June 2, 2016 – Irvington, New York – Members of the village’s Democratic Committee gathered tonight at the Irvington Public Library to officially endorse three candidates for the 2016 election this fall: two candidates for the Board of Trustees, and one candidate for Village Justice.
In a unanimous vote, the committee selected incumbent Mark Gilliland, age 61, who is up for reelection, and Larry Lonky, age 59, longtime chair of Irvington’s Recreation and Parks Advisory Committee, as Trustee candidates. As candidate for Village Justice, the committee selected incumbent Desmond Lyons, age 48, who is also up for reelection.

“We couldn’t be more eager for the fall,” said Democratic Committee Chair Pat Ryan. “Our candidates are all deeply experienced in dealing with the village and village issues. For years, they’ve shown their commitment to Irvington, and a dedication to civic duty. They are widely known and liked in the community. And our town is sure to benefit from their deep knowledge and passion.”

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Mark Gilliland was first elected to the Board of Trustees in 2012. His achievements over the past four years have been many. He recently helped formulate and roll out Irvington’s very visible and successful “Slow Down Irvington” traffic safety campaign. And he is determined to continue his work on improving public safety with the new “Walk Safe” pedestrian safety initiative. He initiated the village’s “Be Water Wise” campaign and the lawn irrigation-focused “Save Water Save Money” campaign with an eye toward environmental, conservation and affordability concerns. In the past, Gilliland helped develop and pass an updated Tree Preservation code, enhanced sign and awning regulations that better protect the historic feel of the village, as well as requirements for affordable housing in multi-family or multi-home development. During budget planning, he can always be counted on to contribute a strong environmental and sustainability perspective to the annual process. In the future, he hopes to promote, in his own words, “an even stronger focus on and commitment to the Village’s Climate Smart community pledge and sustainability goals.”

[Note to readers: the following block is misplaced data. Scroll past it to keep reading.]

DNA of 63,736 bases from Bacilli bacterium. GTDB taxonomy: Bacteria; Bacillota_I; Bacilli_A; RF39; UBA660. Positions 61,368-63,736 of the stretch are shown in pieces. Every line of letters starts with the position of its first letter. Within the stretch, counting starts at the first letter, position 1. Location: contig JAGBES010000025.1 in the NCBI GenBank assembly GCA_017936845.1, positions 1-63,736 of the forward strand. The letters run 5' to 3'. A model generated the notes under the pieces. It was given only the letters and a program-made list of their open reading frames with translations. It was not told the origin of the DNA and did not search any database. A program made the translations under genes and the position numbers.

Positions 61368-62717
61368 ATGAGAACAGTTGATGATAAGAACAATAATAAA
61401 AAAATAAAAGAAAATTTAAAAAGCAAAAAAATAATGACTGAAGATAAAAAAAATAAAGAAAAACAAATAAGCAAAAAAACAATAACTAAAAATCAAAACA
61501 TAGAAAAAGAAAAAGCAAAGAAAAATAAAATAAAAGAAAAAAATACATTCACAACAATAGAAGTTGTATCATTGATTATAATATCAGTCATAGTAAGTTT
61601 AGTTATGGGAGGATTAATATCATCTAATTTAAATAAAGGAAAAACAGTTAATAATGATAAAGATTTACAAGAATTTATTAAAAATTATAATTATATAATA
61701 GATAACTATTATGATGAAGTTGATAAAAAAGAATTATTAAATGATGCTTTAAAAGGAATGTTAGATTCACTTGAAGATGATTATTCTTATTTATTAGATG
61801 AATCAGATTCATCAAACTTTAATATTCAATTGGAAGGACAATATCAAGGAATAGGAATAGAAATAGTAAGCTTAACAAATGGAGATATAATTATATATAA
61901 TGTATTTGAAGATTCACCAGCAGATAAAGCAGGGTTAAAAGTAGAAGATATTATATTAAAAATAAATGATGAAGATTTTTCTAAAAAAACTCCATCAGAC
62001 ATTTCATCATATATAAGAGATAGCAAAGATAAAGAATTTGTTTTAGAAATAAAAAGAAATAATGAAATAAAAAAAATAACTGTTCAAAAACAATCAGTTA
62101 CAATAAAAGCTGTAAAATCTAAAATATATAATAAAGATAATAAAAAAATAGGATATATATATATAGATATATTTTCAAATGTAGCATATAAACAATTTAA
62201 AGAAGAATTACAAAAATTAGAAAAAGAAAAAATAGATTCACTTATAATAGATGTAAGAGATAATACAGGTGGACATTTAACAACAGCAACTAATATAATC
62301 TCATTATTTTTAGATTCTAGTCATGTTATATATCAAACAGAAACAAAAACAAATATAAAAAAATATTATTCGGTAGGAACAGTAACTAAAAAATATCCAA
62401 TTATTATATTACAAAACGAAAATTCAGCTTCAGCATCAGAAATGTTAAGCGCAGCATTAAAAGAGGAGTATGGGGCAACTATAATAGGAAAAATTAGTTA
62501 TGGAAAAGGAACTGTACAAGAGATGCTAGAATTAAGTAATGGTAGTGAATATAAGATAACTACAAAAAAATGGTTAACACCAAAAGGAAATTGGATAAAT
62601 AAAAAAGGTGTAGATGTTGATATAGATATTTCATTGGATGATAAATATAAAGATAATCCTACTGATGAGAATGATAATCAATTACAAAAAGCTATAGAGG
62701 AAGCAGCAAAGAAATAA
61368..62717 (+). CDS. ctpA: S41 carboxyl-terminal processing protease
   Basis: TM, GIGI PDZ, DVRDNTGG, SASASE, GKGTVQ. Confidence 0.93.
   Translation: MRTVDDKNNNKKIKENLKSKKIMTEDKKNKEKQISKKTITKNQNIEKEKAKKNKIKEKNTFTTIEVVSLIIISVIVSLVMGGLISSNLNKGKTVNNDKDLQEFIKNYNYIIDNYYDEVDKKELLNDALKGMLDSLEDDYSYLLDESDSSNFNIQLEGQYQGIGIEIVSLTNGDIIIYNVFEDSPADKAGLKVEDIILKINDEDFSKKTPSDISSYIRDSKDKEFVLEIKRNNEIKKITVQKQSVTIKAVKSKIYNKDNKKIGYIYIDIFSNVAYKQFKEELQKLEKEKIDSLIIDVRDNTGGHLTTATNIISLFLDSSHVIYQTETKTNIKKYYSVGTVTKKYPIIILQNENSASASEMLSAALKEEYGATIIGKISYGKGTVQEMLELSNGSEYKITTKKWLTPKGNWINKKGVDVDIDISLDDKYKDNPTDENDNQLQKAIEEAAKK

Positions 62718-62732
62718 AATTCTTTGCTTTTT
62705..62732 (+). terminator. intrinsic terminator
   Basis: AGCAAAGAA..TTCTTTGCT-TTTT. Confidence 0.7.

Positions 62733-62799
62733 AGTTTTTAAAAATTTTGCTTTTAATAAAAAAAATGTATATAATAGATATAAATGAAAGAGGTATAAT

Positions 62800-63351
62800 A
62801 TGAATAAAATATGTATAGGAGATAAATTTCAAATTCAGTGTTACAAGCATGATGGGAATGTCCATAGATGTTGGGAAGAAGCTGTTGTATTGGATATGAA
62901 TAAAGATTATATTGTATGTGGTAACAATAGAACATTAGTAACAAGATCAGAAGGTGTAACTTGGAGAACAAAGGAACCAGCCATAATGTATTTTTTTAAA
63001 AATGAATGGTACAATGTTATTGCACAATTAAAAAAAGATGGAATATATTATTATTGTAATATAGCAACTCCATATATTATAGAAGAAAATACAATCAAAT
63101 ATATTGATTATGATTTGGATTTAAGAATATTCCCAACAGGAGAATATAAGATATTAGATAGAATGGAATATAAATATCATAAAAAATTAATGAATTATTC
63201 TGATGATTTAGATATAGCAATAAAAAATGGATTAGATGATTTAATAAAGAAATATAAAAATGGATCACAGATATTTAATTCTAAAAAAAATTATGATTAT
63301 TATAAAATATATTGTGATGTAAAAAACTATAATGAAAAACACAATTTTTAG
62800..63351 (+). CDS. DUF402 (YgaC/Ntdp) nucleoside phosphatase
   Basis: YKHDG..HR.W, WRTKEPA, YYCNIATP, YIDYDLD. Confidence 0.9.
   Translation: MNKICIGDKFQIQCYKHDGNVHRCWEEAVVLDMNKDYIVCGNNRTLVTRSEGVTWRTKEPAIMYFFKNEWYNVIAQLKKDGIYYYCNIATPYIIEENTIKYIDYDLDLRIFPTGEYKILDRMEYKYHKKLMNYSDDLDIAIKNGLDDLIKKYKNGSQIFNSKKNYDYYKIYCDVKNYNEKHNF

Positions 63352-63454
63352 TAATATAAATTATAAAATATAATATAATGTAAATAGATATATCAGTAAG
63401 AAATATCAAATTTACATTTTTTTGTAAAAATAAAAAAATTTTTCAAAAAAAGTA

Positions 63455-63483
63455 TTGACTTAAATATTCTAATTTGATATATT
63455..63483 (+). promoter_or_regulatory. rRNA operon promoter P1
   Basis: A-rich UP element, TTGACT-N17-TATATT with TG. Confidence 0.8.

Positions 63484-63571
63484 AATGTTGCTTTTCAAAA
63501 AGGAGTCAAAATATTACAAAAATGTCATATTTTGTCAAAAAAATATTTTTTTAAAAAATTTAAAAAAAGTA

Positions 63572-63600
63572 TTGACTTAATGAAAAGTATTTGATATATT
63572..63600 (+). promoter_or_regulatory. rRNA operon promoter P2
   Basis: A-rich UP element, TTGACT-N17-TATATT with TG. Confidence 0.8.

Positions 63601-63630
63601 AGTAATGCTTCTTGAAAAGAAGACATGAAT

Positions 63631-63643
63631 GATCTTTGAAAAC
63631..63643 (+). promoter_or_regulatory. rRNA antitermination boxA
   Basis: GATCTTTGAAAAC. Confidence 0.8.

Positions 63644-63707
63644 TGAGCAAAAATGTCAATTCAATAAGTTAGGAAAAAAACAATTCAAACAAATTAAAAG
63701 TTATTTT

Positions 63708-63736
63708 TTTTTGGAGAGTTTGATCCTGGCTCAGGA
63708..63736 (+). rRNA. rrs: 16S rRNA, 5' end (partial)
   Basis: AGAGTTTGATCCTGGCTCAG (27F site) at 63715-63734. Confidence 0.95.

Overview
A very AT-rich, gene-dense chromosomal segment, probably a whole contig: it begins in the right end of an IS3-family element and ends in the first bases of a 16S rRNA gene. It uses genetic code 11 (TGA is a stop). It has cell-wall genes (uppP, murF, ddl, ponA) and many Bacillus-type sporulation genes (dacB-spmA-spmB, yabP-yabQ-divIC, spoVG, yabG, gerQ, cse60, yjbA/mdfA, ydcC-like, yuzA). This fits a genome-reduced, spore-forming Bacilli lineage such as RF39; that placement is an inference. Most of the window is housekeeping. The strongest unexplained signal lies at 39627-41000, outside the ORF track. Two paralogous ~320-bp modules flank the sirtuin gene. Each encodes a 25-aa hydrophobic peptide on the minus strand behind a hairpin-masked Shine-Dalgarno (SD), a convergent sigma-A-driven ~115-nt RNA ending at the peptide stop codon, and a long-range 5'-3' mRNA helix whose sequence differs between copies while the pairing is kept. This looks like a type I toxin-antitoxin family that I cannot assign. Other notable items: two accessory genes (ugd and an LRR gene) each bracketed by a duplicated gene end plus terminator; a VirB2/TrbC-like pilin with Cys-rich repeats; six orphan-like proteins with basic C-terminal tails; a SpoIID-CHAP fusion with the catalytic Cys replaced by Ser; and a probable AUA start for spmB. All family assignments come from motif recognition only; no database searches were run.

In this period of increasing pressure on Irvington to allow denser growth, Gilliland understands the importance of a timely update to the 2003 Comprehensive Plan regarding our larger tracts of land and what the community can accept being built. “I want to ensure that Irvington remains a great place to live and raise a family,” Gilliland says. “Together, we need to address many pressing issues relating to managing growth and taxes. By continuing the tradition of the last several years, keeping the year-to-year operating budget with very modest inflationary level gains, we believe that the village should also be able to invest in infrastructure and long range capital improvements, such as those recommended in the Main Street Streetscape Plan, that will insure a thriving community for generations to come.”

Prior to his election, Gilliland’s contributions to the village’s environmental efforts were extensive; he was instrumental in the implementation of the “Love ‘Em & Leave ‘Em” (LELE) leaf mulching initiative, for which he produced an analysis of potential municipal cost savings resulting from the program, and volunteered on a number of village commissions and task forces, including the Climate Protection Task Force, Green Policy Task Force, Tree Commission (chair), Environmental Conservation Board and the Irvington Beautification Committee.